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  1. #1
    jkrussellbutz is offline Junior Member
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    landlocked property

    What is the name of your state (only U.S. law)? Alabama

    About 15 years ago a portion of my family property was sold. Of 5 acres, two acres and the house were sold, leaving an acre on one side and two acres on the other. The original purchaser(now deceased) allowed access to the one acre plot via an existing driveway. Three quarters of the drive was on the sold property and one quarter remained with the acre. When she sold the property the new owner built a fence down the driveway six inches onto her side of the drive and denies access to my property. This fence has been up for two years. I have been driving onto the property by circumventing the fence and crossing a narrow corner of another neighbors property. There is no house on the property. Now she and the other neighbor have joined forces and say I cannot drive onto my property. Only an narrow angle of neighbors property is crossed and there is a county road right of way in front. How can I regain access to my property?
  2. #2
    Ozark_Sophist is offline Senior Member
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    Talk to a local real estate attorney.
  3. #3
    nextwife is offline Senior Member
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    Quote Originally Posted by jkrussellbutz View Post
    What is the name of your state (only U.S. law)? Alabama

    About 15 years ago a portion of my family property was sold. Of 5 acres, two acres and the house were sold, leaving an acre on one side and two acres on the other. The original purchaser(now deceased) allowed access to the one acre plot via an existing driveway. Three quarters of the drive was on the sold property and one quarter remained with the acre. When she sold the property the new owner built a fence down the driveway six inches onto her side of the drive and denies access to my property. This fence has been up for two years. I have been driving onto the property by circumventing the fence and crossing a narrow corner of another neighbors property. There is no house on the property. Now she and the other neighbor have joined forces and say I cannot drive onto my property. Only an narrow angle of neighbors property is crossed and there is a county road right of way in front. How can I regain access to my property?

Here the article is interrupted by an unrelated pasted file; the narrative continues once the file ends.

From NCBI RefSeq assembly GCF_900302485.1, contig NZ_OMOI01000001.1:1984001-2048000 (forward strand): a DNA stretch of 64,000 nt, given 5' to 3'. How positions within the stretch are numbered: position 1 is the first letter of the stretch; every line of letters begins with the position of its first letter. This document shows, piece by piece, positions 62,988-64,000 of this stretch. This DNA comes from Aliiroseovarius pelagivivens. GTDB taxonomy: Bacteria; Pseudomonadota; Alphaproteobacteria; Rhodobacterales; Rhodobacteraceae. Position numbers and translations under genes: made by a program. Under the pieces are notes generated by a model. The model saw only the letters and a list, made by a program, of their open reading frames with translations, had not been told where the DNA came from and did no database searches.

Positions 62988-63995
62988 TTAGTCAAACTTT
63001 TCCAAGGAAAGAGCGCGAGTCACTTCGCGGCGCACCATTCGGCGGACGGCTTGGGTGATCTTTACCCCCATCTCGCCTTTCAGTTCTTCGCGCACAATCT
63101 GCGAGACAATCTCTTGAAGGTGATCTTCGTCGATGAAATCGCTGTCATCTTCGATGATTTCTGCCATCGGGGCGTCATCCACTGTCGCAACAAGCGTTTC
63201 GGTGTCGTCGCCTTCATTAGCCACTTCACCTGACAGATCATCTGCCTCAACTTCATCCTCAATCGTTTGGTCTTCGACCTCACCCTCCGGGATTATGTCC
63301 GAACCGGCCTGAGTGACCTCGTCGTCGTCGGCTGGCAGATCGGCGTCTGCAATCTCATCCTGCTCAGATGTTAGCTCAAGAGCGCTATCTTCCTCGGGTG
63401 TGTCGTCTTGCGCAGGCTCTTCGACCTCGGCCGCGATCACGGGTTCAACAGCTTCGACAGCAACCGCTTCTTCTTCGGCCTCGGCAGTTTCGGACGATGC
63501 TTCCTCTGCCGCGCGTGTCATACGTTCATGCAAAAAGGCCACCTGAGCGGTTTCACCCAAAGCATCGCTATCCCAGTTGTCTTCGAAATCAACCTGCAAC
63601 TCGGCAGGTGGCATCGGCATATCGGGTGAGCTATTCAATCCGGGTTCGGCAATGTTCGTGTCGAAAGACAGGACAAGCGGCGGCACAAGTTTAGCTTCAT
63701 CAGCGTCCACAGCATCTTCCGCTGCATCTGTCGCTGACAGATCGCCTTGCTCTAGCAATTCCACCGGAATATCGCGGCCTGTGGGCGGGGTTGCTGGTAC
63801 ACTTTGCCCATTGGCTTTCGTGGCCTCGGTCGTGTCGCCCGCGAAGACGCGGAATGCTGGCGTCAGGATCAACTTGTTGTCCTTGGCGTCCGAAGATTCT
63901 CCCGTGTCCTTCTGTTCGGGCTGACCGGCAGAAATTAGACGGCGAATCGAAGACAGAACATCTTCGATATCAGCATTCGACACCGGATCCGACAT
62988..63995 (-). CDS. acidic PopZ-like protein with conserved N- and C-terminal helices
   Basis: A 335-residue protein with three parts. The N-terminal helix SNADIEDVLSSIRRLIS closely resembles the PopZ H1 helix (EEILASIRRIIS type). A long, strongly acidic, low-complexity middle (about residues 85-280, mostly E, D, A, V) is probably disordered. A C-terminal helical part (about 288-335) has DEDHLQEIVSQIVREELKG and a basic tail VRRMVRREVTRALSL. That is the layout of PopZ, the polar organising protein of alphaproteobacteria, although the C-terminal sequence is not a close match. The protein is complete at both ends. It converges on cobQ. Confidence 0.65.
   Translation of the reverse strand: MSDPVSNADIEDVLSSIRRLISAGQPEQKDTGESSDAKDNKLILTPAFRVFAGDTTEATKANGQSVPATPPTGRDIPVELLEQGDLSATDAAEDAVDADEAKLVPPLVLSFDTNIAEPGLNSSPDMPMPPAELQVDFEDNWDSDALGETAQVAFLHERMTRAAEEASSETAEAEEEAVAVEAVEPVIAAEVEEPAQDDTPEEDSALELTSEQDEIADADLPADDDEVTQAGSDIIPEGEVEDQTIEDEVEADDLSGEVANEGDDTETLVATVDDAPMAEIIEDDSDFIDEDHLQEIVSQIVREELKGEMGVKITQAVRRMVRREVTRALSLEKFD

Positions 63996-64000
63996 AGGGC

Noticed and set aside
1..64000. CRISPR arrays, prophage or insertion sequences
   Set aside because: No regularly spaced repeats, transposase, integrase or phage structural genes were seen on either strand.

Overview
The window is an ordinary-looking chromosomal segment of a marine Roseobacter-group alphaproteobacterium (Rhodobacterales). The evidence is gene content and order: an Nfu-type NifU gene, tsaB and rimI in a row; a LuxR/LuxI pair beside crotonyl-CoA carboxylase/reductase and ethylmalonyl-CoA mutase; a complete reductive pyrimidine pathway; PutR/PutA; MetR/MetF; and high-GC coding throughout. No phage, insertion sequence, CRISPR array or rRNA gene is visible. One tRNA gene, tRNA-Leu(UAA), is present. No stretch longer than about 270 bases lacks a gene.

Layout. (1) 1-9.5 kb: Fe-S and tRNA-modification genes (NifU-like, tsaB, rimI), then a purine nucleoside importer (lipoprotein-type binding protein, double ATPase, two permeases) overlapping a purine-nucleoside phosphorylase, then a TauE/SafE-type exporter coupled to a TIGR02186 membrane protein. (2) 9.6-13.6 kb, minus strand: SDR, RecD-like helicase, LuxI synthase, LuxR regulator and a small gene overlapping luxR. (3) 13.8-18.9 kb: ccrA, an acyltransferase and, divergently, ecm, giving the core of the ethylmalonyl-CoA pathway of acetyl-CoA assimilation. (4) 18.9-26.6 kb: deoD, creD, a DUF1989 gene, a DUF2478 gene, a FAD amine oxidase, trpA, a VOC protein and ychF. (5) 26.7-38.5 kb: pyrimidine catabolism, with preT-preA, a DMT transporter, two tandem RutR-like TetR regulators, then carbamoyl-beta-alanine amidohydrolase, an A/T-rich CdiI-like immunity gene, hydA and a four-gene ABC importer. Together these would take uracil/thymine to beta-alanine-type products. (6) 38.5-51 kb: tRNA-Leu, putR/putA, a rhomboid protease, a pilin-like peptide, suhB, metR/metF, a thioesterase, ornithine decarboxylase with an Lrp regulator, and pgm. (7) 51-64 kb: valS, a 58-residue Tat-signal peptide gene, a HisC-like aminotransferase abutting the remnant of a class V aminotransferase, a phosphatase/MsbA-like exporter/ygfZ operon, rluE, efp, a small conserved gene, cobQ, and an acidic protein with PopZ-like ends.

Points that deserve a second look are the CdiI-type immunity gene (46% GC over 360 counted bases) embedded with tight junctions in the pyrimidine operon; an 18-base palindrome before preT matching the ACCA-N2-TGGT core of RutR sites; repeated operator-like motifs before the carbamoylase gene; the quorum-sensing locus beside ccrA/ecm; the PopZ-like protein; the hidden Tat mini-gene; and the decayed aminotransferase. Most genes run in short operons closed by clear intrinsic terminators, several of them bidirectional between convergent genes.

Why didn't the family retain an access easement when they sold that piece off? Have you before or since offered a fair price to buy an access easement from them? Or have you offered the party on the other side a fair price to obtain an easement from them?

    It appears that the reason it has become landlocked is the family choice to sell off the piece that allowed access, while failing to retain any legal access when doing so.
  4. #4
    TheGeekess is offline Senior Member
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    I don't think they can create a landlocked property in the state of Alabama.

    Section 18-3-1
    Acquisition; width.